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How to charge clients for long-term edit storage

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nick szpara
How to charge clients for long-term edit storage
on Jul 18, 2012 at 6:15:53 pm

How do you charge clients to save a backup of their project at your post house or edit suite? I've been saving complete versions of projects including all original footage, capture scratch, graphics, exports, etc. so that if they ever need to go back to an old project (and a lot of them do, months down the road), I can just mount the drives, open it up & go. Now I have several clients who have about a dozen terabytes worth of projects on my backup RAID.
I've heard two ways of doing it: include a storage fee in the final invoice for the edit, or charge a small fee per gigabyte per month. What's a reasonable rate? And how do I start charging these clients who have significant hard drive real estate without pissing them off?
(and yes, I know about tape backups, and no, I'm not about to invest in a LTO system unless you are really really convincing)


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Mark Suszko
Re: How to charge clients for long-term edit storage
on Jul 18, 2012 at 7:18:24 pm

I think you need to present them with options at the start of the project, not after.

Better to just buy a drive and add it to their bill, I say, than to try to (from their standpoint) milk them forever with monthly storage charges.

It's about perception: buying a drive that you can turn over to them at any point, and charging it to the immediate project, it's really just like charging for the videotape or other commodities, directly associated to the work at hand. They probably won't blink, especially if they know that drive belongs to them and you are just holding it. You can frame it that they can have the drive on demand, or if they sign off, you can credit their account for 80 percent of the drive cost, wipe the drive, and use it for another client.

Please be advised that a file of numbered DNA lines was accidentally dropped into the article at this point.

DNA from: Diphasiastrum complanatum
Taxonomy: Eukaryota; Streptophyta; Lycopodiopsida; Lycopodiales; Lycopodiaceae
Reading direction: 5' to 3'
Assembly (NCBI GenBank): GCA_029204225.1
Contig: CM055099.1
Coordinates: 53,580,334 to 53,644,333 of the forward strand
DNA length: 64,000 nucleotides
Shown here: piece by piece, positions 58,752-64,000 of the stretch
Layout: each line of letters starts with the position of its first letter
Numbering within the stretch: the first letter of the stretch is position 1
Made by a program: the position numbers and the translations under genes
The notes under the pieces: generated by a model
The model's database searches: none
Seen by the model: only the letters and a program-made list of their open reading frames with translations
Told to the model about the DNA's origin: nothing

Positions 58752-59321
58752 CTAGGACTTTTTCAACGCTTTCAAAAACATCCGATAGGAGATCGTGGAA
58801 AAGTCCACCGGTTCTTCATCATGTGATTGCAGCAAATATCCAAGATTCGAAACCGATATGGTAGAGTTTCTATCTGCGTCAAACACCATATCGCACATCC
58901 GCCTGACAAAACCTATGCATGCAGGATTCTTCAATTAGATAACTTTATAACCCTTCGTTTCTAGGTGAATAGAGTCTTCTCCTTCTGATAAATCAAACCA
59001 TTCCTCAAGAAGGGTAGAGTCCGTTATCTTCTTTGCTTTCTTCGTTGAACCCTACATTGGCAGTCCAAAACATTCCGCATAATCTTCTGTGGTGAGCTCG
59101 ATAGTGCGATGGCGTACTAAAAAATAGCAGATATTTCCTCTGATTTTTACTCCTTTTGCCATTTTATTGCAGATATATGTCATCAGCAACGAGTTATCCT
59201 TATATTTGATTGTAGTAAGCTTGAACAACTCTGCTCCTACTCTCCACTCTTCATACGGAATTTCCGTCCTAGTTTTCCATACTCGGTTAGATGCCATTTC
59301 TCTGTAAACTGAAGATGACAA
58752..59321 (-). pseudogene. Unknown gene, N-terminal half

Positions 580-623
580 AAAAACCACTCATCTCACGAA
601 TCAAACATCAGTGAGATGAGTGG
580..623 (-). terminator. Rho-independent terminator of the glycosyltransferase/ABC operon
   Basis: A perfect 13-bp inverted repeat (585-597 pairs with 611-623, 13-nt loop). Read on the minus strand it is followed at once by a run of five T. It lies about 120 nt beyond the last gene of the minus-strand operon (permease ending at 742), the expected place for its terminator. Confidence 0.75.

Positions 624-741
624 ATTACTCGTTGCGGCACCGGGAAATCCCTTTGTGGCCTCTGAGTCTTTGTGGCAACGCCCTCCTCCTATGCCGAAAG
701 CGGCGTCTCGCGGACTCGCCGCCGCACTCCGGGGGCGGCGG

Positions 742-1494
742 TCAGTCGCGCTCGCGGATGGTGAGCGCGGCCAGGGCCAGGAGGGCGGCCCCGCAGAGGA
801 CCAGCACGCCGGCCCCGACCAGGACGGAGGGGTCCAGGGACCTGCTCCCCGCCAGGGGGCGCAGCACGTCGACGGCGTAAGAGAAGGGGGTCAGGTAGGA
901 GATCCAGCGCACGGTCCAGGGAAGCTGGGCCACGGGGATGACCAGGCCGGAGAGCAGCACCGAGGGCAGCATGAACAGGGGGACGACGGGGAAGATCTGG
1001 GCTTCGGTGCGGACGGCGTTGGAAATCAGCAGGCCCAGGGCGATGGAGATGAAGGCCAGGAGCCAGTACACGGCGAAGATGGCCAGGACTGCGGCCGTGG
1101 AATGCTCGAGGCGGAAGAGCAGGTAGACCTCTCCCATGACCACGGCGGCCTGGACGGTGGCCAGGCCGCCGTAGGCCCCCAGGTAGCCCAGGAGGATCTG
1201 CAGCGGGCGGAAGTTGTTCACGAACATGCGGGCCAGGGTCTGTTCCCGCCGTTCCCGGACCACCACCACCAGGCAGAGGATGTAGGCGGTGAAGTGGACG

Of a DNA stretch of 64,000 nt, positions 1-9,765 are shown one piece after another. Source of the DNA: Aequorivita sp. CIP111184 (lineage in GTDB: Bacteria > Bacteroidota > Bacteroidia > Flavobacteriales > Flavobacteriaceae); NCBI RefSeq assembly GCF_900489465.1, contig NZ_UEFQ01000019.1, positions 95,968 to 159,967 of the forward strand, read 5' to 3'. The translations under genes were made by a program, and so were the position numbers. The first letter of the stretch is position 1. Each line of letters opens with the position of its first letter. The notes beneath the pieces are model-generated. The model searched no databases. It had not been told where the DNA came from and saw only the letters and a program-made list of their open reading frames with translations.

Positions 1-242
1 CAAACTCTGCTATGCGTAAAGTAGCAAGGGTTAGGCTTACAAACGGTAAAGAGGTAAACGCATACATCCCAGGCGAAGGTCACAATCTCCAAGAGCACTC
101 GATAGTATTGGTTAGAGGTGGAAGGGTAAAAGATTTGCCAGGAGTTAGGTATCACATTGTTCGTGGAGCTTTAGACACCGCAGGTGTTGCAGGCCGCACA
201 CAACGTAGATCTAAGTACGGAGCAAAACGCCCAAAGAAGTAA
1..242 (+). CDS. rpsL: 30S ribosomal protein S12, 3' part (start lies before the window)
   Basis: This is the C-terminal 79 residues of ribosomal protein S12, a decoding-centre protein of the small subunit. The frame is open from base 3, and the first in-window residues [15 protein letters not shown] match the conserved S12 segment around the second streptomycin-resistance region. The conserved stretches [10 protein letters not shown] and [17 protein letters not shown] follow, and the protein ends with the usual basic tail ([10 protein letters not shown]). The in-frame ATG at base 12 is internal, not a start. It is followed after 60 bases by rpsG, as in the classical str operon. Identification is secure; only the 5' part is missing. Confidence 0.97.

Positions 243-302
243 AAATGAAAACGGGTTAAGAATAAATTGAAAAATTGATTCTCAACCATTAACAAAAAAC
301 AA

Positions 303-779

(Which will cause them to call you 24 hours later to ask for one more change to the huge project you just erased; it never fails.)

But, if you're essentially charging them rent to store their footage month-to-month, they see no "value-added" to that, just an ongoing cost. They won't care that that drive saves them many hours of expense from re-digitizing or whatever. They can't relate to deferred or avoided costs in their world, only actual costs. They'd rather buy replacement hardware when something breaks, than pay maintenance contracts, and they see you the same way. They will rather just gamble that it won't be needed. And to them, if they lose the bet, either the change to the project is worth the added costs, or it isn't, the fact they would be making you do a lot of drudgery in re-creating lost assets is not even on their radar. Especially for internal projects within an organization, like a corporate in-house shop. In-house processes are of little interest to most clients.